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Emerging Iraq - Opportunities and Risks for the Oil and Gas Industry

  • Iraq
  • Energy and infrastructure

15-02-2012

A new chapter

There are fresh signs that 2012 will witness the beginning of a new chapter in Iraq’s socio-economic history, cementing its position as a key market for international investment, particularly in the energy and natural resources sector. With the fifth largest population in the Middle East and with the third or fourth largest oil and gas reserves in the world, Iraq is undeniably under the spotlight and will be watched by international investors who may be exploring opportunities in new and lucrative markets.

Following over a decade of sanctions and conflicts, Iraq is now experiencing economic growth and is in a strong position to attract international investment. On a macro level, the changing demographic and increasing population necessitates the development of hospitals, schools, social housing and infrastructure. Large-scale and long-term projects, likely to involve foreign investment, are essential for changes of this nature. As well as creating jobs, these projects are likely to stimulate the economy which will in turn provide further investment opportunities in Iraq.

There are clear signs from Iraq that it is a nation inviting economic progress. In 2006, Iraq’s parliament passed a foreign investment law designed to streamline regulations and make it easier for foreign investments and foreigners to own land. As part of that process, the National Investment Commission was formed which it is intended will offer a one stop shop for foreign investors looking to make substantial investments in Iraq.

Oil and Gas

Iraq’s peak oil production was in 1979. Since this time production has fallen, primarily due to instability in the region, rather than due to the depletion of petroleum reserves. The absence of adequate oil and gas infrastructure has been and continues to be an issue, reflected in the fact that 60% of the gas it currently produces is flared or reinjected as it cannot be currently utilised on site or exported.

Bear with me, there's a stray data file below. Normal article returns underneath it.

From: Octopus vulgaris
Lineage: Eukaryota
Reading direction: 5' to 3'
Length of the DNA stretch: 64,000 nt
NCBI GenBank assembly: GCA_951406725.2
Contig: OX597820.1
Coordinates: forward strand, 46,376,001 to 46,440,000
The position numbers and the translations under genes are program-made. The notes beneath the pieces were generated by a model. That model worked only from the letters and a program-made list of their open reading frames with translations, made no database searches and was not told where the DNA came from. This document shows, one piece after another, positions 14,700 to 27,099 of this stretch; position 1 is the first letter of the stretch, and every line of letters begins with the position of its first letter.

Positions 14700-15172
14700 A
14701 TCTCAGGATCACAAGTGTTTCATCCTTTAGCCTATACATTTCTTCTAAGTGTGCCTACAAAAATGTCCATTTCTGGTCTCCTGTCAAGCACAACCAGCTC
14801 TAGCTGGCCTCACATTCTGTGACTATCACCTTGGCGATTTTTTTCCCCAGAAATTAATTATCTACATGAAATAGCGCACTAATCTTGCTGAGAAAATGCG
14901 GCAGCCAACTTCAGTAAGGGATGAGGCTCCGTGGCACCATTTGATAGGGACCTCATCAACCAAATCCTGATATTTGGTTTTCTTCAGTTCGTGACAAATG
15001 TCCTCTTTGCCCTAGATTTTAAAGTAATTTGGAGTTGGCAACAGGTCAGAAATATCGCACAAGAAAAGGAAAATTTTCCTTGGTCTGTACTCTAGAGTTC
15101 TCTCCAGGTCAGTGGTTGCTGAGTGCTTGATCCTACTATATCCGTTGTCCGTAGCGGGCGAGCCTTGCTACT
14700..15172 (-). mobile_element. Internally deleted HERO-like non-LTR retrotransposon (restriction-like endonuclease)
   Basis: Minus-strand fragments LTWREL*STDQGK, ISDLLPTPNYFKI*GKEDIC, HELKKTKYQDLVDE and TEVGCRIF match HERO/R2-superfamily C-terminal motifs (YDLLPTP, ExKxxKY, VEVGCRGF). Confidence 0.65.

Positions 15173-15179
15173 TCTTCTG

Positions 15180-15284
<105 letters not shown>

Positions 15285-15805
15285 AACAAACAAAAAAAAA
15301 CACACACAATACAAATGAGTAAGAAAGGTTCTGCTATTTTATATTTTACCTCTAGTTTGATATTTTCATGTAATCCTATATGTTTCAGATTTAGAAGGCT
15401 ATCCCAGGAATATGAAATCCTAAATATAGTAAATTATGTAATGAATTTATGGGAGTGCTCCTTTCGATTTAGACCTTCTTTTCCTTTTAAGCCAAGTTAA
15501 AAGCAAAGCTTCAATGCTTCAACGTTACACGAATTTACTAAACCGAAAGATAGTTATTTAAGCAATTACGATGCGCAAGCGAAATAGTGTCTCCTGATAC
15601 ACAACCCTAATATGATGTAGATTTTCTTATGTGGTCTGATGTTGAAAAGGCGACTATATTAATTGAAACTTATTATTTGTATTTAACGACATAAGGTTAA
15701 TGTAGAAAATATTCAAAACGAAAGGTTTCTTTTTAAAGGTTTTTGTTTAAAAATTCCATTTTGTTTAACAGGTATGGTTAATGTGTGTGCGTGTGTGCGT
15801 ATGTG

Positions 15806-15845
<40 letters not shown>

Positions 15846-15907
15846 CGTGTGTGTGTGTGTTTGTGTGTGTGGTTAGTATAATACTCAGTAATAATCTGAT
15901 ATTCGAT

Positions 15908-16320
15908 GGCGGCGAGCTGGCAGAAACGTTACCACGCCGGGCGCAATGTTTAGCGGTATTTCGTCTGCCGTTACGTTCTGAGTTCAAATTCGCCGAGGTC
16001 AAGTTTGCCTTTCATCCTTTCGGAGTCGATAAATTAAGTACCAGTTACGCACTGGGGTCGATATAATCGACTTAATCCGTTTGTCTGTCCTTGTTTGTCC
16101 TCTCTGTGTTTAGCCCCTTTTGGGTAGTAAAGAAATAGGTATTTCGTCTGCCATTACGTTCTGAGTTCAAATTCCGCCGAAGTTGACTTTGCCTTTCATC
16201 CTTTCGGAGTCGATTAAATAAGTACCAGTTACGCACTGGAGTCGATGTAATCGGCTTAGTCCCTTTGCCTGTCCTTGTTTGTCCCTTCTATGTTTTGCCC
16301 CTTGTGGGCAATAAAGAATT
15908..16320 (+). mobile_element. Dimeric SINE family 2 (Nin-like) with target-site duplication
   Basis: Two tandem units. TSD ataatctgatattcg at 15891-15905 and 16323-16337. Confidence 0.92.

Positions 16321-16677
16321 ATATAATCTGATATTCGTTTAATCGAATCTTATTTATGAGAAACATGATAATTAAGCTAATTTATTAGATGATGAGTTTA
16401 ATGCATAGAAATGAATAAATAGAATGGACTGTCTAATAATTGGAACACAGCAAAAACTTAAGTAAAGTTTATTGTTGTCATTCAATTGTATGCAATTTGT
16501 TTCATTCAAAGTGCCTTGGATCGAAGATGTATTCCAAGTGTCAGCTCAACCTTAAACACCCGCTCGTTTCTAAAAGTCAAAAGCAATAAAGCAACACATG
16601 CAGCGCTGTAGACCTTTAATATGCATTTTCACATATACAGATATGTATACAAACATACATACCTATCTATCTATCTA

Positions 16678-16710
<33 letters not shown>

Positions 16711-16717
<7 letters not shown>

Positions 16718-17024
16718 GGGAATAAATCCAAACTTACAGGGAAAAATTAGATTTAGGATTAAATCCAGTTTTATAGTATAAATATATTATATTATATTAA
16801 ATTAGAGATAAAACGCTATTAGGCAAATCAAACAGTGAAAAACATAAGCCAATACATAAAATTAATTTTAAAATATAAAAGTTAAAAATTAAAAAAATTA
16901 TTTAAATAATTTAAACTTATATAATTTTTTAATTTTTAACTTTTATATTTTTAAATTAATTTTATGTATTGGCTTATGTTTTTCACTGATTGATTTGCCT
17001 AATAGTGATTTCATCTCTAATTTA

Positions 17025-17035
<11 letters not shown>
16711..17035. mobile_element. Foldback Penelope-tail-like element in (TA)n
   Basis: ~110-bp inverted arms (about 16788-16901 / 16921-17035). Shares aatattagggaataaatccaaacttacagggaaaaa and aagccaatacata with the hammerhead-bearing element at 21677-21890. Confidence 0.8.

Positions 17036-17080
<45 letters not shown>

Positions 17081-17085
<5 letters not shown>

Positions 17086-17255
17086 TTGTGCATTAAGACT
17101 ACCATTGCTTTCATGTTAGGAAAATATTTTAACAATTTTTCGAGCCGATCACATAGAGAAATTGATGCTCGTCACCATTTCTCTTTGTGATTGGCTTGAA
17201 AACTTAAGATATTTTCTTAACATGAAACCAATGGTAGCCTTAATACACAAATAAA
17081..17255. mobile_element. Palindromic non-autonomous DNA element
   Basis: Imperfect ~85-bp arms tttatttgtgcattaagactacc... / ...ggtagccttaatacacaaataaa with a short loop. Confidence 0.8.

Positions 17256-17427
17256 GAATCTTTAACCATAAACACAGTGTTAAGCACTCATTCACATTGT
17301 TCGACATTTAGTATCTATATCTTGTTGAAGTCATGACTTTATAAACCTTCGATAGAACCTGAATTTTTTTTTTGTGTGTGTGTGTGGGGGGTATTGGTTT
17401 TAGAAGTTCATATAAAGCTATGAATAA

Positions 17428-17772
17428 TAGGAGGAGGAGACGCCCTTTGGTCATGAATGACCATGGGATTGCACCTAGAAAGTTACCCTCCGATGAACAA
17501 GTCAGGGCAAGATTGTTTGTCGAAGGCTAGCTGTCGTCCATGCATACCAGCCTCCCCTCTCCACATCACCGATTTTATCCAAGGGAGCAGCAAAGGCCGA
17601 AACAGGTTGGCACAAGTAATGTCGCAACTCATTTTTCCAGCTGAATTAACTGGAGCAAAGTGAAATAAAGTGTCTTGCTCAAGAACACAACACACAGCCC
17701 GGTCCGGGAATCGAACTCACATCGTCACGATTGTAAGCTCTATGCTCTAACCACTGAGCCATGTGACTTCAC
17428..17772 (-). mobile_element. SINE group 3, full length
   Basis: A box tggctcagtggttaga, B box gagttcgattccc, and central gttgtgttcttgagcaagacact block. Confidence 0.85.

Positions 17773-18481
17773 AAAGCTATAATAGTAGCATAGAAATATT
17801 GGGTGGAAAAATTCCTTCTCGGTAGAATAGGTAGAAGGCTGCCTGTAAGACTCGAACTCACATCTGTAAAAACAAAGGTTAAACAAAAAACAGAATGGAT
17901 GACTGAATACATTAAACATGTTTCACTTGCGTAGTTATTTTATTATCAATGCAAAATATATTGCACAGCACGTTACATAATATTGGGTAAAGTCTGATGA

Iraq is now investing heavily in an effort to build its oil and gas industry. The Ministry of Oil in Iraq launched three licensing rounds in the period 2008 to 2010 and is in the process of the Fourth Licensing Round. During the same period the Kurdistan Regional Government (KRG) has also granted oil and gas concessions, on an ad-hoc negotiated basis rather than through licensing rounds, in the semi-autonomous territory in the north of Iraq.

Investment has been particularly apparent in Kurdistan, which Tony Hayward (CEO of Vallares, and former CEO of BP) recently described as one of the last great oil and gas frontiers. Similar investment is now happening in the oil and gas fields near the southern city of Basrah. Recently the Iraq Oil Ministry, Royal Dutch Shell and Mitsubishi signed a $17 billion dollar deal to help re-build existing and develop new infrastructure in order to process natural gas. The deal involves the formation of a joint venture company, to be called the Basrah Gas Company, which will process gas for domestic consumption as well as gas export projects. Of course, this type of work is itself not without its difficulties, with contractors recently reported as being involved in a $50 million payment dispute with the Iraqi government over the upgrading and modernizing of an oil field in South Iraq for which it is reported they have not received payment over a two year period.

Difficulties and delays

There are a number of political areas of disagreement relating to the licensing of oil and gas in both Iraq and Kurdistan. These are too involved to be discussed in detail here but the following examples give an indication of the difficult and often intractable nature of present controversies:

  • The Iraq Constitution envisages that detailed enabling legislation
    will be passed in relation to the licensing of oil and gas rights – a new Petroleum Law. This Petroleum Law, a draft of which was proposed as early as 2007, has not yet been agreed as a battle continues between the Cabinet (which wants centralized control) and the Parliament, including supporters of the KRG (which prefer de-centralized control).
  • The extent to which the laws in force prior to the passing of the Iraq Constitution in 2005 remain in force is disputed. Based on pre-existing regulations the view of Parliament is that all awards of oil and gas concessions should be approved by the Parliament. To date this has not occurred in respect of agreements entered into by the Ministry of Oil nor by agreements entered into by the KRG.
  • The Iraq Federal Government and the KRG remain in